Can We Talk About Absenteeism?

Unscheduled absenteeism is a problem in some workplaces. It has many root causes, but it triggers so many other problems.

  • Lower customer satisfaction (in a service industry)
  • Lower productivity
  • Higher costs (paying for PTO or not, many times the people that cover may be overtime or excess workforce you keep in case)
  • Lower morale of those attending work
  • More headaches for the supervisor or manager

The list doesn’t end there, but those are some major consequences.

Showing up to do a job sometimes is half the job. After all, if the person is not present, it’s hard for them to do the work. Here are the two methods that I find most effective to shore up attendance. I would suggest using them together for best results.

  1. Have a heart-to-heart with the employees who are absent the most. Let them know that you care about their health, but you need to ensure their attendance. Some cases may qualify for FMLA, so be prepared to discuss their options with them. Above all, ask them for their help in increasing their reliability by being absent less often.
  2. In accordance with the HR policies in place, be prepared to enforce the attendance guidelines. While some of these people may perform well when they are there, they are also causing many other problems by their excessive absenteeism. The enforcement of the policy should be fair and equitable. In other words, what’s good for your bottom performer is good for your top performer.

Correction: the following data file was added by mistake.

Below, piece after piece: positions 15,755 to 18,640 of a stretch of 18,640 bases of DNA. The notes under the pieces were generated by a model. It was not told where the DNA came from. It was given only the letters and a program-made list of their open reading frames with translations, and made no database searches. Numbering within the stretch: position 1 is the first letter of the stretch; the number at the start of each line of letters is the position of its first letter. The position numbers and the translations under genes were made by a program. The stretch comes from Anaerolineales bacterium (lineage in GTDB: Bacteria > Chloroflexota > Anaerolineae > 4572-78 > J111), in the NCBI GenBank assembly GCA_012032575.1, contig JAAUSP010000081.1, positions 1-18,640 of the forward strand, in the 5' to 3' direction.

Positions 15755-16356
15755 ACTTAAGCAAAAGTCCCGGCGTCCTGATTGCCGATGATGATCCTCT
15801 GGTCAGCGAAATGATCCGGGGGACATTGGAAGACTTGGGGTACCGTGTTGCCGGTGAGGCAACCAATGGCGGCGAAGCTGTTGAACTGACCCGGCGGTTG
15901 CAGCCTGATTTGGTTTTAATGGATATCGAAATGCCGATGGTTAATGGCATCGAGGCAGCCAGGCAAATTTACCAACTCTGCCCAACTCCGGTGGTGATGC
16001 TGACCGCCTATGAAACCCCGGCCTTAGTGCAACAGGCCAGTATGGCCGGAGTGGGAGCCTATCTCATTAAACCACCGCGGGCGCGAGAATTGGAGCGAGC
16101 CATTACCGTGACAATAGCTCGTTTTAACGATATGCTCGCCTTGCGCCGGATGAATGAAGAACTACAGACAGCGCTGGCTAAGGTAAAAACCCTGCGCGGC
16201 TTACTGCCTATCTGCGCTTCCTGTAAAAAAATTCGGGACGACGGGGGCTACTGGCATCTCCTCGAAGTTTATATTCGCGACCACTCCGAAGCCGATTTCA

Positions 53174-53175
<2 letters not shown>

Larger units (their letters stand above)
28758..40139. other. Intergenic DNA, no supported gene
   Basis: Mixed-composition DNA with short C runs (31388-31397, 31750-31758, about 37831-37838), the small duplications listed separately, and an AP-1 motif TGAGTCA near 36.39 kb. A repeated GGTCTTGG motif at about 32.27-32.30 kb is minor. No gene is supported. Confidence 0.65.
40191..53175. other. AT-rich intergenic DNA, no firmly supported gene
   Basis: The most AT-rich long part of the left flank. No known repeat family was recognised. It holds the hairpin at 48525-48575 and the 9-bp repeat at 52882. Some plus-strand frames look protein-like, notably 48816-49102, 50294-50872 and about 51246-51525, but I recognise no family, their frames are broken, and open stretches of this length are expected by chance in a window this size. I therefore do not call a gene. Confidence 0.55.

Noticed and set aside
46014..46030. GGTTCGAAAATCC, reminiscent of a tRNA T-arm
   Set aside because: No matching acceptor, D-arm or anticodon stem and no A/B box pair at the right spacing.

In the end, you may lose an employee to excessive absenteeism. However, by making the policy clear to all, by expressing your concern for their health, and by enforcing the policy, absenteeism will decrease. Chances are, you will see the following effects, too:

  • Better customer satisfaction
  • Higher productivity
  • Lower payroll costs
  • Higher morale for all
  • Less stress for you

Please take a moment to leave a comment, suggestion, or recommendation for another topic that may help you. Also, please follow me on Twitter, Google+, or Facebook.



Author: Joe Croarkin

Husband, father of three, brother of four

2 thoughts on “Can We Talk About Absenteeism?”

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